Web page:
The Computer and the Librarian

 Over a hundred years ago, the computer was not a machine, but a man who computed. He did what a computer does today, but a lot slower and without the fanciness of Steve Jobs. 

The librarian became a job because of an enormous need to organize the heaping piles of literature spread throughout academia, filling the walls of your school.

The computer became a machine that now fits into your pocket. And with the growing presence of students reading on iPads and Kindles (or the Nook app), what will the librarian do?

The point here is not to let go of librarians. They are brilliant organizers and incredibly highly-skilled team members. You need them. But they may not need to be spending their days anymore rifling through book orders or organizing the shelves. 

Today's newsletter addresses the need for all school faculty to think outside their job description.

Back in the halls of college, we trained to become a certain role. Lead the school, teach a content, or be the librarian. That won't work anymore.

Now, we all need to think like a start-up. That means a hodgepodge of skill-sets. That means intrinsic motivation to innovate. That means trust.

 Hodgepodge of Skill Sets

We all come to our careers with a set of skills based on our particular schooling combined with the events unfolded in our lives. These moments define us and make us unique. They also allow us to innovate. 

You each have the ability to add something extraordinary to the school that only you can bring. Dig deep and reflect on who you are that makes you different. Use this uniqueness to your advantage.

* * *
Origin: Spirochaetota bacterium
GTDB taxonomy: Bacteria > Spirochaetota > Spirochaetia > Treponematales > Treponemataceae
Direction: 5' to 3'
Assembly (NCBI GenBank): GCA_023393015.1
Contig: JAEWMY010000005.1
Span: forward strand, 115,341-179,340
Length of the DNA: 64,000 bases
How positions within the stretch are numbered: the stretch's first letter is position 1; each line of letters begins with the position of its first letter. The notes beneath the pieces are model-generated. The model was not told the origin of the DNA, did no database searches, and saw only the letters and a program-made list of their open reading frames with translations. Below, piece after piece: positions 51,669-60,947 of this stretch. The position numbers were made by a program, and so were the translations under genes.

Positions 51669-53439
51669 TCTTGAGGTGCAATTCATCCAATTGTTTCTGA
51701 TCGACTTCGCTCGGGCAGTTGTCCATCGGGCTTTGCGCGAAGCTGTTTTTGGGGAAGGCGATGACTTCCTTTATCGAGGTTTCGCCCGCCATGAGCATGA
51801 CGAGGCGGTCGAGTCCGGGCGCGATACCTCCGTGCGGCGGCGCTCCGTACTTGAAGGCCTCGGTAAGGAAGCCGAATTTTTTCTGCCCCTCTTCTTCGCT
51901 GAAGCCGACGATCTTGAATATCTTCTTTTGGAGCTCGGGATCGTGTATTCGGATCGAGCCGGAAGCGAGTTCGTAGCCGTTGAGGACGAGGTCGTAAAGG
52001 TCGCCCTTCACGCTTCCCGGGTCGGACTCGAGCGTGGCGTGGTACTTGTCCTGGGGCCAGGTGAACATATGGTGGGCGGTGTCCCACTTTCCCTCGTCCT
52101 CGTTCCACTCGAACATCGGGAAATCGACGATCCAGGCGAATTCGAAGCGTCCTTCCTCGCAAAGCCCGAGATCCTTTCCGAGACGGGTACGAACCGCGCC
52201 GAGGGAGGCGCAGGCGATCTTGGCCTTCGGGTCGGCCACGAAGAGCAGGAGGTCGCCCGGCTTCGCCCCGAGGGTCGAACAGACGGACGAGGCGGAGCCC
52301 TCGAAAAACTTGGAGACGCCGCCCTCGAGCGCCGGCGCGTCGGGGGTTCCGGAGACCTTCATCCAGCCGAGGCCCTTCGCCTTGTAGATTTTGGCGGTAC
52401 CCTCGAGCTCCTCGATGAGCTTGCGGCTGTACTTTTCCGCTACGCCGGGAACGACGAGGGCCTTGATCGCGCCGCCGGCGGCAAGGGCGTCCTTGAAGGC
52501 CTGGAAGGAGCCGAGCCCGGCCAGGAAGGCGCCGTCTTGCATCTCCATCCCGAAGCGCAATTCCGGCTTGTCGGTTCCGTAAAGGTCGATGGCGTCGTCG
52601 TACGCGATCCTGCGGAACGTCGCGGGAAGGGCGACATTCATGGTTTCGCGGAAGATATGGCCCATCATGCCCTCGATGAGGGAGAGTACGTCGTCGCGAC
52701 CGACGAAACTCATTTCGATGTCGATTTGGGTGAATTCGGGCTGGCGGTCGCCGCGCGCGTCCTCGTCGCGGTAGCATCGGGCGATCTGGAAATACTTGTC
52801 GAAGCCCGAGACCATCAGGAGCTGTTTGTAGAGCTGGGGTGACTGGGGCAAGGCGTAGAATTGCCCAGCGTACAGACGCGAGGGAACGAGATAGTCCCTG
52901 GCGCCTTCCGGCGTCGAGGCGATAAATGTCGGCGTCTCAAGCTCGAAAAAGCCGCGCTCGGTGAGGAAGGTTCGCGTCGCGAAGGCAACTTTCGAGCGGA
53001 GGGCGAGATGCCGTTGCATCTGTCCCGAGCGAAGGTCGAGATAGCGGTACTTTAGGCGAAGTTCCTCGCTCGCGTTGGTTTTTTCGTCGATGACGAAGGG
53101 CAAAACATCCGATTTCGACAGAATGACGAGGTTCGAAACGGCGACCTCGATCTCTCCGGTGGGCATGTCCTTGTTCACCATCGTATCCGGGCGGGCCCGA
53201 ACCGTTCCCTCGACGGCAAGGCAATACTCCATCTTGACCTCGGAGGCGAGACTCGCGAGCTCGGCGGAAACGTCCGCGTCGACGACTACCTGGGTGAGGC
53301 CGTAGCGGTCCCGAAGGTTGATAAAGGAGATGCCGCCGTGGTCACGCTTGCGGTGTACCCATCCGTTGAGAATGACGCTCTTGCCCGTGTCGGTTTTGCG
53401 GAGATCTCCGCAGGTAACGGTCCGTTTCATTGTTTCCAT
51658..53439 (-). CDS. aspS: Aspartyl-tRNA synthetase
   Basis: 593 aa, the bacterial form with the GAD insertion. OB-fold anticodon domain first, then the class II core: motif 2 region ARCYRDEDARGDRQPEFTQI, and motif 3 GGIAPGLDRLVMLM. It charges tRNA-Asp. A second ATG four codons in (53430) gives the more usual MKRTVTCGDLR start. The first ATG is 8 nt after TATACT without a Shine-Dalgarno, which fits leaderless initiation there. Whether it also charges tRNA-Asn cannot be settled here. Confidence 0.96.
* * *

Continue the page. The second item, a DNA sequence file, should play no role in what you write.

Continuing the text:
Intrinsic Motivation

We've all heard the cliche, "One man's garbage is another man's treasure". The same principle applies to duties, tasks, or a job description. 

What one team member thinks of as boring and a waste of her talent, another may find it to be the perfect addition to his day. 

So, make this clear to your staff. Let them know that you want them to be in the position where they feel empowered and truly utilized. For instance, is there a 7th grade English teacher who borders on quitting, and would feel far happier teaching 12th grade? 

Yes, it is impossible to make everyone happy. Appeasing to the will of all makes it impossible to run a school system, but you certainly can make it clear that you want everyone to feel needed.

“Creativity is as important as literacy”  - Ken Robinson (Tweet this!) 


Letting everyone be unique requires you to trust them. That's why Jim Collins said you have to have all the right team members on the bus. Then, you can just make sure you are in the right direction and drive without having to constantly check the mirror.